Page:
spacing may be at work
with your surprisingly dry run. My mentor used to surprise me by coming thru wave trains totally dry. In his joisey accent he’d explain ‘ahhh, a little back paddle to slow down’.

On the larger wave trains, if not too long, I’ll turn my boat sideways and go into sidesurf position, sounds like the ‘blocking’ move above.

Weight shift helps a lot too.

Generally I take a run and make it wet, as my local runs are interspersed with “bailing pools.”

Other runs I bring my d-cell powered bilge pump (New Boston e.g.)

The spacing was favorable, but I was
actively running one side or the other of crest trains. One can see big waves, closer together, on the Ocoee, but for an open boater the plan is usually the same, choose one side or the other depending on where you want to be at the end. If there are big diagonal waves converging as on Tablesaw, get one side of the convergence zones, which tend to occur in a line. That way you can rise more easily over a diagonal wave rather than crash right into the convergence backwash.

I’ve always been relatively better on technical stuff than on big stuff. Open boating has contributed to my understanding that it isn’t smart to meet the big stuff head on.

still trying to figure
out that T’ville dam you commented on. Most of the wildwater folk were running straight down the middle, some coming to a dead stop due to the head high curler.

Difference between my boy Aaron and me is I say “no way am I running that without swimming” and he says “I figure we’ll swamp, but it’ll be fun.” Got to head up there and figure that one out. My alternate plan is veer right, his is straight down the left.Swamping on the left may lead to an issue with an undercut rock. He hasn’t broken any ribs or ruptured any disks yet, and I’m hoping he doesn’t on my watch.

T’Ville Dam Drop

There is about 15’ of dam left on river right and a big quiet pool above.

What did you say Matt your pic shows it at about 2.5’ on the gage?

A few years back we were there at about 2’. The curler at the bottom is noticably smaller at the lower level. We ran it on the right into the right eddy (watch out, the eddy will recirc you back into the current if you let it)

Any way that’s one of those spots where I’d take on a few inches of water every time I ran it. My friend and paddling mentor Ron says “You’re running it in the wrong place. Run where I do” and he runs it maybe 6" to 8" left of my line. I couldn’t see much difference but it was easy enough to hit so I tried it.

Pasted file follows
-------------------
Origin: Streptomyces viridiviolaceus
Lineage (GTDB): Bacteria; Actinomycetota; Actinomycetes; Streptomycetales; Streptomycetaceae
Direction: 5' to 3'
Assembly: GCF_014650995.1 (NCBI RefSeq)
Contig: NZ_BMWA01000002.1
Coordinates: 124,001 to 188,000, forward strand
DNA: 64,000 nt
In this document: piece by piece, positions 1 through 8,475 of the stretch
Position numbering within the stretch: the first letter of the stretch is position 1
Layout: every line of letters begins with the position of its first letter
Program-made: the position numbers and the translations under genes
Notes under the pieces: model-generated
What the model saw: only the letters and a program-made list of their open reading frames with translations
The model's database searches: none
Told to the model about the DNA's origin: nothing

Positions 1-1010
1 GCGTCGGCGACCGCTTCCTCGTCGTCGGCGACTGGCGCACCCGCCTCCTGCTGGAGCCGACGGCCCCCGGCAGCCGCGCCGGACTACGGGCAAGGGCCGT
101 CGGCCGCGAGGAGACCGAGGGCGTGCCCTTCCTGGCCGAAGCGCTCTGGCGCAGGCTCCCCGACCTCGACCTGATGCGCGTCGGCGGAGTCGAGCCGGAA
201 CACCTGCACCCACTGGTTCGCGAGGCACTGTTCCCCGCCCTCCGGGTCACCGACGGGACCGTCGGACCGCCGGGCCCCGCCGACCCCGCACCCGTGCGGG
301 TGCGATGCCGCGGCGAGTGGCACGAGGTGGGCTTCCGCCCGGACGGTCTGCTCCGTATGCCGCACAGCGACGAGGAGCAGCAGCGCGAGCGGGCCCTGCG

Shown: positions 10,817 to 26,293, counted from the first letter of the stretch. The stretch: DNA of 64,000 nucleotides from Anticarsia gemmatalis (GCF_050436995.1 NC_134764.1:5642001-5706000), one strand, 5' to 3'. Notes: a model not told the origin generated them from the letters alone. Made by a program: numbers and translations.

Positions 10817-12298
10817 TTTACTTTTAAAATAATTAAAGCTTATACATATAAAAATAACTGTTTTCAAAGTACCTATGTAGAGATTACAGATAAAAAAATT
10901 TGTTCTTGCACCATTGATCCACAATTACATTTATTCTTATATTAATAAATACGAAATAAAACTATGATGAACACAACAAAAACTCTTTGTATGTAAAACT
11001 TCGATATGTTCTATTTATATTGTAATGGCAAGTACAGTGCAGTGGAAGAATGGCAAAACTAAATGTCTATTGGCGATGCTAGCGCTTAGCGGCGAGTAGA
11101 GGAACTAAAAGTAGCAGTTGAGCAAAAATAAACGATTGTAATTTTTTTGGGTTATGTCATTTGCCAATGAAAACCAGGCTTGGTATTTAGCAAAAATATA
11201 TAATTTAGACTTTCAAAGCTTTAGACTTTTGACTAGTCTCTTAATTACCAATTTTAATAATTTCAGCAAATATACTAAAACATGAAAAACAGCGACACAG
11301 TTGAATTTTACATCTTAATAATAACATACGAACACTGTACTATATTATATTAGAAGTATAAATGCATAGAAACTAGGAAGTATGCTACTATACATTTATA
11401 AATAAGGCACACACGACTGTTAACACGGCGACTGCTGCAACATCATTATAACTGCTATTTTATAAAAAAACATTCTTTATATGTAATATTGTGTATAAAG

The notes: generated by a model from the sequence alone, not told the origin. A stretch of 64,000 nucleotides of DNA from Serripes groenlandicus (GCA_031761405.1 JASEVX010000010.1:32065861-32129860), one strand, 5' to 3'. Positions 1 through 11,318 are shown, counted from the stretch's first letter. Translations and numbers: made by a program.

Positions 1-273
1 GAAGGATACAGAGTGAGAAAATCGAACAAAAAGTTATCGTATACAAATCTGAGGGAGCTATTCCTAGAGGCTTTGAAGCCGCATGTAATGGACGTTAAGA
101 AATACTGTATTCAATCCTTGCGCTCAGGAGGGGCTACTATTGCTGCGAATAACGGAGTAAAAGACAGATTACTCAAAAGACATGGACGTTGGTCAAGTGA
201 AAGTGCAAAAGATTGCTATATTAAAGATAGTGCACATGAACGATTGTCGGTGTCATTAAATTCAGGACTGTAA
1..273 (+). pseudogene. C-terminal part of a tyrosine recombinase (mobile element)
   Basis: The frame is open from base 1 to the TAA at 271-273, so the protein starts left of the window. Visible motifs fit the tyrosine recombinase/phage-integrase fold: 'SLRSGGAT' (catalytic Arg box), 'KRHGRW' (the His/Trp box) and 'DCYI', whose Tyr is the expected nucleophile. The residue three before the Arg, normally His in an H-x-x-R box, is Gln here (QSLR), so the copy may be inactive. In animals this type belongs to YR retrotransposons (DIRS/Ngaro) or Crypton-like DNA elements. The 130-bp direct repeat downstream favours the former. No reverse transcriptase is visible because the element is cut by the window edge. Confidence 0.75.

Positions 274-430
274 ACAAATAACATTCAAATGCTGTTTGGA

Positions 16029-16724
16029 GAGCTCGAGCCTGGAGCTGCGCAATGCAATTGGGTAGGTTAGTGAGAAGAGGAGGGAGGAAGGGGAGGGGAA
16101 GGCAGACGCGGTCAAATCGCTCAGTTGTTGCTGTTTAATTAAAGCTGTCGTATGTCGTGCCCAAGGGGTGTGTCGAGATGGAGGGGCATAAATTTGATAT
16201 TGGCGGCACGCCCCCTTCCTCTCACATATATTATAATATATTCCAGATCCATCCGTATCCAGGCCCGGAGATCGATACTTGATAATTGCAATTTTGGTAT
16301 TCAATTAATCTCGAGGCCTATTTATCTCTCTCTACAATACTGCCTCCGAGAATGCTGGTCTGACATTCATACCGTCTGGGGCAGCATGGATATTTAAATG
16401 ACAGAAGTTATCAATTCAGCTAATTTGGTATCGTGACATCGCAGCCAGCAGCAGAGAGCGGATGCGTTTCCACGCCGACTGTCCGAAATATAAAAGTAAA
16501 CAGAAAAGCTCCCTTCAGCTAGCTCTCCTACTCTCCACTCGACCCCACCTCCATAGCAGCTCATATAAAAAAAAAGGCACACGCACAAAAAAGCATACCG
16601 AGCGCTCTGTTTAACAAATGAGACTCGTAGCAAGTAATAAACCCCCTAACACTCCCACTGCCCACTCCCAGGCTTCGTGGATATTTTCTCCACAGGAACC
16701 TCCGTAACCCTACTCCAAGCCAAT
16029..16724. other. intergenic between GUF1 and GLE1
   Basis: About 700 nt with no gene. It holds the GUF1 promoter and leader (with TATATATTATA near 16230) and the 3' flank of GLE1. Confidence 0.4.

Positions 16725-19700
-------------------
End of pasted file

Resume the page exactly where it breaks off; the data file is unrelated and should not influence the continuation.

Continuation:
Bone dry.

But I still don’t know why!


yup 2.5’
so it sounds like I’m right for a change. 'course, Aarons a hot dog!

Tommy, you still don’t know why
because you’re closing your eyes whenever a wave or hole heads its ugly rear ! }:wink:

Heads it’s ugly rear?
I need to learn this whitewater lingo.

Boats make a difference
I used to paddle the predecessor to the Outrage, the Fantasy, and I used blocking, quartering, and back paddling to try to reduce the water coming into the boat. Then I moved into the Encore. Suddenly I was paddling much dryer. I don’t know how similar the Outrage is to the Fantasy, but maybe you just have a wet boat.

Since you were chasing a faster paddler, he probably didn’t back paddle. And as waves get bigger, seems like back paddling might get you in trouble. You do need to make it through or hopefully over the wave, right? But slowing the boat to give the bow more time to float up the wave seems to help keep water from coming over the bow.


Encore Vs Outrage

– Last Updated: Apr-30-09 4:08 PM EST –

I have both. I wouldn't say that one is wetter than the other. The Outrage is quicker and doesn't require as much heel to carve a turn. The Encore is longer and has a bit more volume which I like in pushy water.
I've heard that the Fantasy was a wet boat. Never paddled one so I couldn't really say.

I have never tried backpadding a playboat. Most times they pop up over the waves. So I'm not sure what I'd gain?


It should be that obvious?
Maybe I’m blind?


Carry Brook?
The place where you feel bad carrying your canoe down the 562 steps until you see the rafters carrying their rafts UP?

I ran that once at the standard release (4500cfs?) the wavetrains were pretty big. Must have been HUGE at 6K.


I just read a book by Farley Mowatt (No Man’s River), and he tells of running rapids in an 18’ freighter canoe under power (i.e. outboard motor). The opposite of that technique would be the slower-than-current techniques Canadian trippers used to use.

I’m told the modern way is faster than current, with lots of snappy turns. I like to mix both. Large standing waves are best negotiated slowly, allowing the canoe to float over them. Holes must be powered through, so they don’t fill the boat amidships.

The easiest line, the safest line, and the driest line are not always the same thing.